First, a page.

About Vinyl >

Making PVC Products

Stabilisers for Resilience

Plasticisers for Flexibility

Plasticisers for Flexibility

Plasticisers are a range of substances with varying chemistries and molecules used to make things soft and flexible. Some examples of plasticiser use are described in the table below.

PVC Uses for plasticiser Non PVC Uses for plasticiser
Labels Fragrance bases for perfumery and cosmetic products
Coatings Personal care products
Flooring Adhesives
Automotive Parts Paints
Cable & wire sheathing / insulation Cellulose acetates
Hoses Household cleaning products
Gaskets Printing inks
Film and Sheets Textiles and other leather treatments
Toys Solvents
Inflatable Items Polypropylene and fibreglass manufacture
Carpet backing  

 

The most common plasticisers include esters such as adipates, azelates, benzoates, citrates, cyclohexanoates, orthophthalates, terephthalates and trimellitates. They are produced by reacting an alcohol with an acid.

Today there are around 50 plasticisers in commercial use. Globally, approximately six million tonnes of plasticisers are consumed every year, with the major use being flexible PVC applications. Plasticisers transform the physical properties of PVC as well as other polymers, creating a wide range of flexible and durable applications. Orthophthalates are the most widely consumed type of plasticiser.

Global Plasticiser Market Global Plasticiser Use






What are orthophthalates?
Orthophthalates (“phthalates”) are a group of chemical plasticisers that are commonly added to PVC and other materials to make them flexible. They may be found in every day PVC products such as electrical cables, hoses and flooring, as well as life-saving medical devices including intravenous tubing and blood bags. They are also used in non-PVC industries and processes such as coatings, rubber products, adhesives and sealants.

Different phthalates for different uses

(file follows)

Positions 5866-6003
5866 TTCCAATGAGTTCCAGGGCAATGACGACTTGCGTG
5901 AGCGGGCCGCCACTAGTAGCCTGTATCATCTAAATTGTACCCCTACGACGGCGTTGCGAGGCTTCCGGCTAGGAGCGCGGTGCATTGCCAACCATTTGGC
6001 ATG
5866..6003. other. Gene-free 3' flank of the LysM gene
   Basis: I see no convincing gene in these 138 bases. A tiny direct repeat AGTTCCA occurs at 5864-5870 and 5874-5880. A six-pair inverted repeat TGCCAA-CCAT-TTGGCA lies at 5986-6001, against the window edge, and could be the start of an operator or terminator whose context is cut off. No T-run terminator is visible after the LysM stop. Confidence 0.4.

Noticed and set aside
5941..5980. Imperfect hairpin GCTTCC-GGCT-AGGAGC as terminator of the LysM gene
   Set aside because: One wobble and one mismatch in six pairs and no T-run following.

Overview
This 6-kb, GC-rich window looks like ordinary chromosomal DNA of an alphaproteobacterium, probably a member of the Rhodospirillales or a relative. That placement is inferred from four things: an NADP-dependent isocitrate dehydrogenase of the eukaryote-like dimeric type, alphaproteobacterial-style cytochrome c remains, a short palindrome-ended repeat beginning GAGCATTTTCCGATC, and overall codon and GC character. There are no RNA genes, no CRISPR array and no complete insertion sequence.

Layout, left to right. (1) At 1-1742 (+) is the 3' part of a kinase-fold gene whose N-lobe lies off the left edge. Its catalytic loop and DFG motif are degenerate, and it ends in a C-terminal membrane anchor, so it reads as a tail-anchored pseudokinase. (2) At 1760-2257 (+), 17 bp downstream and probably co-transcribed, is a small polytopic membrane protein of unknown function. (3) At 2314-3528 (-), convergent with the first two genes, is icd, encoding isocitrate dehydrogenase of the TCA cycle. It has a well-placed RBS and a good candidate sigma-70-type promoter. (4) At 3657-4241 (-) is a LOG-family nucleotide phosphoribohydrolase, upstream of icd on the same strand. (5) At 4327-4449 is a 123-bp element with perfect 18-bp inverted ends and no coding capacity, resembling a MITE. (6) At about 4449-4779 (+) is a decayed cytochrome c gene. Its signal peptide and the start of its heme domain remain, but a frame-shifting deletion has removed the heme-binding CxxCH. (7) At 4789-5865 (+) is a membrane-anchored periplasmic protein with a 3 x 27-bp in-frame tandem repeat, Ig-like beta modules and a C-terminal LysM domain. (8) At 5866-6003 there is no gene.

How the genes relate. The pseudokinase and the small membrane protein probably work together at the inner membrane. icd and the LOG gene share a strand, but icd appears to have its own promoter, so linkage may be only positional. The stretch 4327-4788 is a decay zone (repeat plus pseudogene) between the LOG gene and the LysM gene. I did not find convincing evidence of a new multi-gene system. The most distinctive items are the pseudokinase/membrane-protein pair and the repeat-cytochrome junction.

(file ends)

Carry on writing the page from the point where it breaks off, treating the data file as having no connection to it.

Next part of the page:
Phthalates are broadly divided into two groups – ‘high’ and ‘low’ according to their molecular weight and the number of carbon atoms in the backbone of the molecular chain. The groups have very different applications, toxicological properties, classification and legal requirements.


DEHP, or Bis(2-ethylhexyl) phthalate molecular structure (C6 carbon backbone)

High molecular weight phthalates
Globally, high molecular weight (HMW) phthalates (C7-C13 carbon backbone) are recognized as being safe for use in all current applications. DINP, or diisononyl phthalate, is an example of a HMW phthalate that has been used for decades in a wide range of products such as flooring, toys and roofing membranes.

Low molecular weight phthalates
The use of low molecular weight (LMW) phthalates (C3-C6 carbon backbone) is generally restricted, with some exceptions for DEHP, or Bis(2-ethylhexyl) phthalate, in medical devices. DEHP plays a vital role in medical products such as blood bags, IV fluid bags, and providing exceptionally good flexibility to tubing to ensure efficient flow of fluids and drugs.

Non-phthalate plasticisers
The plasticiser industry has responded to media attention and consumer concerns about phthalates. Ongoing innovation in plasticizer science has led to alternative solutions, such as bio-based plasticisers, becoming available to manufacturers. However, while non-phthalate plasticisers show promise, they will still need to undergo extensive risk assessment and scientific scrutiny.

Human health and phthalates